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CoCT says land for development in Philippi court case not part of the PHA

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While judgement has been reserved in the case brought by the Philippi Horticultural Area (PHA) Food and Farming Campaign against the City of Cape Town regarding permission granted for the development of land in the Philippi area, the spokesperson for the minister of environmental affairs and development planning in the Western Cape has said that the land concerned technically falls outside of what is known as the PHA. The spokesperson has also reaffirmed commitment to protecting the “core” of the PHA, saying that framework agreed to in April last year will not allow development to ruin the area.

“We are in court because quite some time ago – more than 10 years ago – two private landowners owned two small pieces of land, which technically fall outside of what is known as the PHA. Those people wanted to develop those pieces of land,” said spokesperson for the minister of local government’s department of environmental affairs and development planning, James-Brent Styan.

“The whole PHA was about 3200 hectares – about the size of a rugby or soccer field – 15 or 20 years ago… lots of this land has been viciously sand mined and there’s a lot of illegal dumping and a lot of encroachment onto the original piece of land by illegal informal settlements… At the moment, there’s a core area of about 1900 hectares and it’s been that way for a few years. That’s where all the farming happens and only about 65% of that core area is actively farmed.”

However, the department’s arguments, relating to a lack of farming activity in the PHA being a legitimate reason to allow the rezoning of land for mixed-use, have been shot down as “irrelevant” by the Philippi Horticultural Area Food and Farming Campaign.

READ MORE | Judgement reserved in PHA case, Food and Farming Campaign questions City’s cooperative governance

The Food and Farming Campaign has argued that “the Constitutional Court ruling of 2008 says that it doesn’t matter whether that particular piece [of land] is being farmed or not – it’s agriculture zoned and it’s zoned like that for a reason. It has a particular climate and a particular water supply which is unique in certain areas…”

The campaign warned that once permission is granted for development there would be a slippery slope of development applications, ultimately leading to the remaining land being developed and a subsequent lack of agricultural land in the area.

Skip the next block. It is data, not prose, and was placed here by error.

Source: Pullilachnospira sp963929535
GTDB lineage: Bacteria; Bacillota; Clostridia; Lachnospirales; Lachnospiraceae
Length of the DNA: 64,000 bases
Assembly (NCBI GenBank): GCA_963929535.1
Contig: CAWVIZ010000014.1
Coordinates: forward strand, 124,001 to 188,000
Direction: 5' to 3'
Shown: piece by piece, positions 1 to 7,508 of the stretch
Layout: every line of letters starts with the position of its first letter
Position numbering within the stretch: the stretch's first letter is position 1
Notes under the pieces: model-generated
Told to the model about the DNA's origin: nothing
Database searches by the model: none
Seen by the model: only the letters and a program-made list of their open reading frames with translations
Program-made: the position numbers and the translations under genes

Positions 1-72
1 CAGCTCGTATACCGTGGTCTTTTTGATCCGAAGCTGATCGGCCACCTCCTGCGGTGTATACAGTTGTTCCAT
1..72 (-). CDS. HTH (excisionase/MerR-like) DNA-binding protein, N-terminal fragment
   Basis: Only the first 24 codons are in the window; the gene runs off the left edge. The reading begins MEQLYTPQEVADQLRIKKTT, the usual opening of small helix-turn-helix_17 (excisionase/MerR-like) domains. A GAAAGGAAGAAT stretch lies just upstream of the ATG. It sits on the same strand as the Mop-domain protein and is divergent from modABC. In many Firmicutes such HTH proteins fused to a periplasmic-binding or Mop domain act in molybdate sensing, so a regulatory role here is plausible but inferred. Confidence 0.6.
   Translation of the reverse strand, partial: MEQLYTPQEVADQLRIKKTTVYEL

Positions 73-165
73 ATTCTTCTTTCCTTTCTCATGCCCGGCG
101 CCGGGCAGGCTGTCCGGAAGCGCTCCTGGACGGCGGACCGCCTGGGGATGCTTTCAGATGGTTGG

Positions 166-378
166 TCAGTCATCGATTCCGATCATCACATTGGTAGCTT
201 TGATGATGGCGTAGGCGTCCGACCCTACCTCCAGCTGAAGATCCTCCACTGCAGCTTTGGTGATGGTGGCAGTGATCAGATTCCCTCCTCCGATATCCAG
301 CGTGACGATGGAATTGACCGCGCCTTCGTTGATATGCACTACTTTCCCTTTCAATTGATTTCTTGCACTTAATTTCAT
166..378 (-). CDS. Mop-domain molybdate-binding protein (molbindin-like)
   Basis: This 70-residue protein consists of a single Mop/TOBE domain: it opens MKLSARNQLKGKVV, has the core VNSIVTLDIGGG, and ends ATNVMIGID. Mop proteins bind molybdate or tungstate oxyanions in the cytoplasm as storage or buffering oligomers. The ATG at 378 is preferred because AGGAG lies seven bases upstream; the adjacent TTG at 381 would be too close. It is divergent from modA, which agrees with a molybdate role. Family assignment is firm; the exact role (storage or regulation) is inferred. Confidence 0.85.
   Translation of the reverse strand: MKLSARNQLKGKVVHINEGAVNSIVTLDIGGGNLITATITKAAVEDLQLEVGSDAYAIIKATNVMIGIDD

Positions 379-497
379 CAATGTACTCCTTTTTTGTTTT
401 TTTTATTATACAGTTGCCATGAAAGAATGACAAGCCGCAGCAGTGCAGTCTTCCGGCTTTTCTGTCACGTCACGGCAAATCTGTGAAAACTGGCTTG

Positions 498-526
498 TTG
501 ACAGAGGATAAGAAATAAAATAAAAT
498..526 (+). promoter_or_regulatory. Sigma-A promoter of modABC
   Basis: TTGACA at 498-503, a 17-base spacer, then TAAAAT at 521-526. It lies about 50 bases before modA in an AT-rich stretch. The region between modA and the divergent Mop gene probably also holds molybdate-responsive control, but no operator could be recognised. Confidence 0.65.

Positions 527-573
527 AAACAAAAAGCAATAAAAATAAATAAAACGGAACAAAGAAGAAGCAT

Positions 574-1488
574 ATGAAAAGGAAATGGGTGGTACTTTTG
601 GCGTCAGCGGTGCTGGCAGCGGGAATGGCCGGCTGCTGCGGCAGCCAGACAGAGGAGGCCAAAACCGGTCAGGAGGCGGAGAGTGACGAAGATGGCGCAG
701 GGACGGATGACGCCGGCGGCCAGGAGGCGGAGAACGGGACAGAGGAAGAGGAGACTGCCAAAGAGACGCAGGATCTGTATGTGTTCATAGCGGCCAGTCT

“There comes a point at which an area is too small to be viable as a farming area. Once you start giving permissions for development you have a cascade of development applications – and we’re now at number six. So far, over a period of 10 years we’ve lost a third of the PHA…in another two years another third will be gone and then the rest will be gone… You’ll just end up with no agricultural land whatsoever.”

“The scary thing is that in this country, only 13% of land can be used to grow food and the PHA land is particularly drought proof because of the aquifer underneath it. You can’t replace that. Once you’ve paved that over…where are you going to find land to grow food on?”

READ MORE | Plight of SA farmworkers highlighted on World Food Day 2019

However, Styan has stated that permission for development in the area is only granted under “strict conditions”.

“Permissions were granted under certain strict conditions, including protecting the underground water source in the event of development and including providing low-cost housing, schools and other facilities for the community,” he said.

“Not a millimetre of land that is actively being farmed is implicated or affected by this court action.”

“The Province and the City have made it clear that the core area where all farming is being done will never be developed – we’ve already protected it in April last year with the new Spatial Development Framework that was passed.”

Styan explained that the recent court proceedings were only to address whether the City followed due process in granting permission for development to the relevant private landowners in the area.

The court is not directly ruling on whether development may proceed in the concerned areas, according to Styan.

“It’s not about taking away farmland or changing the nature of the PHA – it’s about the process followed. Provincial government and the City believe we applied the law.”

VOC


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